July 30, 2010 by

What Do You Think About Anne Rice?


Categories: church, food for thought

Anne Rice, the Interview with the Vampire author who in recent years became known for her faith in Christ, raised quite a ruckus on her Facebook page Wednesday by her reununciation of Christianity. Huffington Post reports on it here, but here’s just a tidbit of what she said:

“I quit being a Christian. I’m out. In the name of Christ, I refuse to be anti-gay. I refuse to be anti-feminist. I refuse to be anti-artificial birth control. I refuse to be anti-Democrat….I remain committed to Christ as always but not to being “Christian” or part of Christianity. It’s simply impossible for me to “belong” to this quarrelsome, hostile, disputatious and deservedly infamous group. For ten years, I’ve tried. I’ve failed. I’m an outsider. My conscience will allow nothing else.”

Her words are likely to raise a lot of questions for many. Do you have any thoughts?

Musician. Composer. Recovering perfectionist. Minister-in-transition. Lover of puns. Hijacker of rock song references. Questioner of the status quo. I'm not really a rebel. Just a sincere Christ-follower with a thirst for significance that gets me into trouble. My quest has taken me over the fence of institutional Christianity. Here are some of my random thoughts along the way. Read along, join in the conversation. Just be nice.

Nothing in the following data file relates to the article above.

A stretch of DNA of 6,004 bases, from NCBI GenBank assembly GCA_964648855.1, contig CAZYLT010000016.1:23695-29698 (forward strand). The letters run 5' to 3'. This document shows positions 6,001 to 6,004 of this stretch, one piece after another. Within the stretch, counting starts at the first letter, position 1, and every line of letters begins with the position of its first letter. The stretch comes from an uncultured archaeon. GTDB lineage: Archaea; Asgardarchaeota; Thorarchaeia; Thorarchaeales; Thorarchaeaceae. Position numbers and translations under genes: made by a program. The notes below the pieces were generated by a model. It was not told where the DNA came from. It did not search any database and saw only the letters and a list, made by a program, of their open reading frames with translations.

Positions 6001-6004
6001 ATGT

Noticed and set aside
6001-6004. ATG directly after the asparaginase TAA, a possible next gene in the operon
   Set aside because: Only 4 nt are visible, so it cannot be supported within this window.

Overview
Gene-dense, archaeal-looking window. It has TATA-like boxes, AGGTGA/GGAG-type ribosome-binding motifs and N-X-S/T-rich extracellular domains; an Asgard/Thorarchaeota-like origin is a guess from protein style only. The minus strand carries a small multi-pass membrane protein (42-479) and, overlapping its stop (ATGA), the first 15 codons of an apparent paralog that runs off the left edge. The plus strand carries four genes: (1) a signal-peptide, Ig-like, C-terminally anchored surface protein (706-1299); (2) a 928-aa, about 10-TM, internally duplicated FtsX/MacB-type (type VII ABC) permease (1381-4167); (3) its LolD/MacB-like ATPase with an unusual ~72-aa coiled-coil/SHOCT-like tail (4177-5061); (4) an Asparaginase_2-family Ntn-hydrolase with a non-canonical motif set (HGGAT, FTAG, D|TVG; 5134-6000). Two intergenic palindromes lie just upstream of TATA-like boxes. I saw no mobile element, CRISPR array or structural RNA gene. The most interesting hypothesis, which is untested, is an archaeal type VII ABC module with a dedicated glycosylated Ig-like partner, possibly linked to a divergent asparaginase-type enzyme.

8 Responses to What Do You Think About Anne Rice?

  1. Robert Martin

    I agree with Anne in that the term "Christian" has some seriously bad flavor to it because of all the things that are done in the name of "Christianity". Her specific theological points I have some issue with because of some of the Scriptural teachings I've embraced but I do agree that there's a lot "bad" in Christianity in the US today, especially where it's aligned with politics and "social justice".

    However, the solution to correcting the problem is not to renounce the problem. Martin Luther did not want to start a new church and leave the Catholic church. He wanted to dialogue and solve the issues and excesses of the institutionalized church. If Anne feels so strongly about the problems she sees in the institutionalized church in the US, instead of renouncing "Christianity", it would be better to instead work in a spirit of love, humility, and mutual respect to bring the Church back from being a human institution to being the dynamic body of Christ that it was intended.

  2. Karenkool

    I'm having a hard time knowing how I want to respond to this. I actually kind of "get" what Anne Rice is saying. I refuse to be any of those "anti" things also, but to clarify, I do not support any of those agendas either. I can't love my gay cousin or dear gay friend or gay theater director if I am hell-bent on being anti-gay. Apply the same principal for feminist or democrat or pro-choicer.